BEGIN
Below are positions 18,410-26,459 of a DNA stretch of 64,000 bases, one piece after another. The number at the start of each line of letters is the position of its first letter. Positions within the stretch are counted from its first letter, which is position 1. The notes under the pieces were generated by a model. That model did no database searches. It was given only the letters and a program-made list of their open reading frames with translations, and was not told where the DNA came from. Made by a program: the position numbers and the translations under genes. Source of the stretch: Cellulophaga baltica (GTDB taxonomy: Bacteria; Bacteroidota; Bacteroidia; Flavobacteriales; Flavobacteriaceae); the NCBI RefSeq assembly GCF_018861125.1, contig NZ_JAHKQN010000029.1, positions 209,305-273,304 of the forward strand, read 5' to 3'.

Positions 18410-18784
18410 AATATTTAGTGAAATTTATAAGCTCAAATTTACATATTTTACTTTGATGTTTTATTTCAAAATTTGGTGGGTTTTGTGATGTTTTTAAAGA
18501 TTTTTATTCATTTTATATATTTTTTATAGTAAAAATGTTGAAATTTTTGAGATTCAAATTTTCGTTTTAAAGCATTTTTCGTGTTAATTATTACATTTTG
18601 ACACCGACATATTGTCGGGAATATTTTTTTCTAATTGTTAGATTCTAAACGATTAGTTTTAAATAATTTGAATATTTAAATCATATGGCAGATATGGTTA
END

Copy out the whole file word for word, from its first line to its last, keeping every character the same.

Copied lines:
Below are positions 18,410-26,459 of a DNA stretch of 64,000 bases, one piece after another. The number at the start of each line of letters is the position of its first letter. Positions within the stretch are counted from its first letter, which is position 1. The notes under the pieces were generated by a model. That model did no database searches. It was given only the letters and a program-made list of their open reading frames with translations, and was not told where the DNA came from. Made by a program: the position numbers and the translations under genes. Source of the stretch: Cellulophaga baltica (GTDB taxonomy: Bacteria; Bacteroidota; Bacteroidia; Flavobacteriales; Flavobacteriaceae); the NCBI RefSeq assembly GCF_018861125.1, contig NZ_JAHKQN010000029.1, positions 209,305-273,304 of the forward strand, read 5' to 3'.

Positions 18410-18784
18410 AATATTTAGTGAAATTTATAAGCTCAAATTTACATATTTTACTTTGATGTTTTATTTCAAAATTTGGTGGGTTTTGTGATGTTTTTAAAGA
18501 TTTTTATTCATTTTATATATTTTTTATAGTAAAAATGTTGAAATTTTTGAGATTCAAATTTTCGTTTTAAAGCATTTTTCGTGTTAATTATTACATTTTG
18601 ACACCGACATATTGTCGGGAATATTTTTTTCTAATTGTTAGATTCTAAACGATTAGTTTTAAATAATTTGAATATTTAAATCATATGGCAGATATGGTTA